As I watched, I spent some time reflecting on love. Between brides and grooms. Between parents and children. Between friends. Sometimes, it's clearly visible, trumpeting its presence. Sometimes, it's quiet, expressed by a tender sideways glance, neatly clasped hands under a table. Always, it's what helps me make it through the dark times.

Someone once called weddings a triumph of hope over experience. I like the part where hope wins in life. It would be easy to be cynical - at my age, I've seen a lot of marriages fail. But I've also seen a lot of marriages work. Some that seemed doomed from the start twenty-plus years ago are still going strong. Sometimes, love wins. I like that part, too.

I like that part especially well.

Wednesday, August 12, 2015

On the Fence

Just before I came up to Minnesota, I went to a ballgame featuring the Royals against the Twins. I didn't know who to root for, my loyalties were pretty evenly divided, my adopted home against my childhood one. Every time either team did anything good, I cheered. Made me popular with the surrounding fans, let me tell you, especially since the Twins won.  (Go, team!)

I feel the same way about the current state of my job search.  I'm quickly coming to a point where I need to either land a job here or go back home and start looking there.

I've had some success here, there are currently three job options that are not yet dead. (I'm finding jobs in the world of consulting move quickly and am learning a lot about looking for work - this is the first time I've actually looked for a job since starting with AT&T, which was quite some time ago.)

Every time someone calls me back, I feel a little thrill. Maybe, this time, this one will come through; I just need one! I start to plan how I'll fit the job into my days here with Kate and Alexandra.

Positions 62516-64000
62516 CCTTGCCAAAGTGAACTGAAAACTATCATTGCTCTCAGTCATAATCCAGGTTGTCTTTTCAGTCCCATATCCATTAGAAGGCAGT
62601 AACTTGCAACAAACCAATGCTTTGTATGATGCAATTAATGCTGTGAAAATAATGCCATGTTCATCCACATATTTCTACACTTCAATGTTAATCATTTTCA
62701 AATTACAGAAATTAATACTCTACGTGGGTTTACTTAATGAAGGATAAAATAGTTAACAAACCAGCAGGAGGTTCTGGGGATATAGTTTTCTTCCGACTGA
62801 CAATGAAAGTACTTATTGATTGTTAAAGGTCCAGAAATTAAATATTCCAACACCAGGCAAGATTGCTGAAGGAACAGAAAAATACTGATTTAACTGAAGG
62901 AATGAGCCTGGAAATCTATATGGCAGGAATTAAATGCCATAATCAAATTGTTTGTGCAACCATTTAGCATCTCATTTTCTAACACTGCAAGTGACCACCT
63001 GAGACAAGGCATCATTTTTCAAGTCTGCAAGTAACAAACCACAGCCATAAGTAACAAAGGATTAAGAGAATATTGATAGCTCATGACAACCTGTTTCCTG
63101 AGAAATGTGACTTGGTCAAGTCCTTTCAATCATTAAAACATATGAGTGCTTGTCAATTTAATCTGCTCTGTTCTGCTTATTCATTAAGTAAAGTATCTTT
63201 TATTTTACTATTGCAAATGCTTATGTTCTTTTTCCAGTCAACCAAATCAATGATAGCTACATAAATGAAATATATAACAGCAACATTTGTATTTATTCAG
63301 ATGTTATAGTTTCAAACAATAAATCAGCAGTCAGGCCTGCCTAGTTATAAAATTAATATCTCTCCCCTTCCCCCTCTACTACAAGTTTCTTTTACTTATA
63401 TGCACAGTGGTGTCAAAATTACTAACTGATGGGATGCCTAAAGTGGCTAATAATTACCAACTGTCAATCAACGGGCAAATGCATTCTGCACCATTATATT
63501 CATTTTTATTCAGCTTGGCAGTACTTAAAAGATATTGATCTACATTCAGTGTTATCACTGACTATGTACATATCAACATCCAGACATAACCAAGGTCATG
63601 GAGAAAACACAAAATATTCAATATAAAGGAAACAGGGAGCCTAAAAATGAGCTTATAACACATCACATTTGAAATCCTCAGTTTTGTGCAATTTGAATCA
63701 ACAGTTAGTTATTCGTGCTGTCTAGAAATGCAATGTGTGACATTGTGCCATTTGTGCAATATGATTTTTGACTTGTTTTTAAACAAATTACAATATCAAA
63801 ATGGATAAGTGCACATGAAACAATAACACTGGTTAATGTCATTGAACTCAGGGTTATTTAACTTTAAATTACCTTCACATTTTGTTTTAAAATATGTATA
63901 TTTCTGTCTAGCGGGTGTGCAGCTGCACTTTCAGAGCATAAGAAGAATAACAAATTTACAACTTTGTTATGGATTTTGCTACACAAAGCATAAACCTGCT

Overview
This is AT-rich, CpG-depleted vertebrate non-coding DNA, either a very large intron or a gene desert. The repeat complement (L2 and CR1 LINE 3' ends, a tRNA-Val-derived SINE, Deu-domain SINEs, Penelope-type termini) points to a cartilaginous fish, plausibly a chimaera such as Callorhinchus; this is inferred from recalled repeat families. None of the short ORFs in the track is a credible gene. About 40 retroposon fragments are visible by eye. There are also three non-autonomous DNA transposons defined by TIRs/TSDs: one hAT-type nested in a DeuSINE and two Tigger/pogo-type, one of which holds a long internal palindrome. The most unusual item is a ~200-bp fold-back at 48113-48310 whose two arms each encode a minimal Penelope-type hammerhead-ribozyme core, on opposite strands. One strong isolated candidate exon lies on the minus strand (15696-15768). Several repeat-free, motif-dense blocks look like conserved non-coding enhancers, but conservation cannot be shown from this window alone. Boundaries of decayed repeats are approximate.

Every time the job falls through, I feel a little thrill. I'll go back home to Kansas City after Labor Day. I can pick up the pieces of my abandoned project, start to look for work there. I'm fairly sure I'll be able to find something once I am willing to broaden my search parameters.

I'm rarely this balanced in my life. The options pull more-or-less equally. I'd love to stay here, extend my time with my family. I'm even willing to face a Minnesota winter for the first time in eons - though I may regret that part come the middle of January. I'd love to go back home, pick up the pieces with my friends and house and family there.

It's not a bad spot to be, if I do say so myself.  Either way, I'm good!

Monday, August 10, 2015

Ordinary Days

In the past year and a bit, with some help from that damn shot, my joints have gotten a bit creaky. I can still move as long as I'm careful, but running is definitely out. For good.

I took Alexandra for a walk yesterday to see if I could help her burn some energy. We walked up the hill to a big green space on the St. Paul campus. We climbed on the statues of the bulls, following in the tradition of many before us, as evidenced by the shiny spots on the metal where the good launching off points are.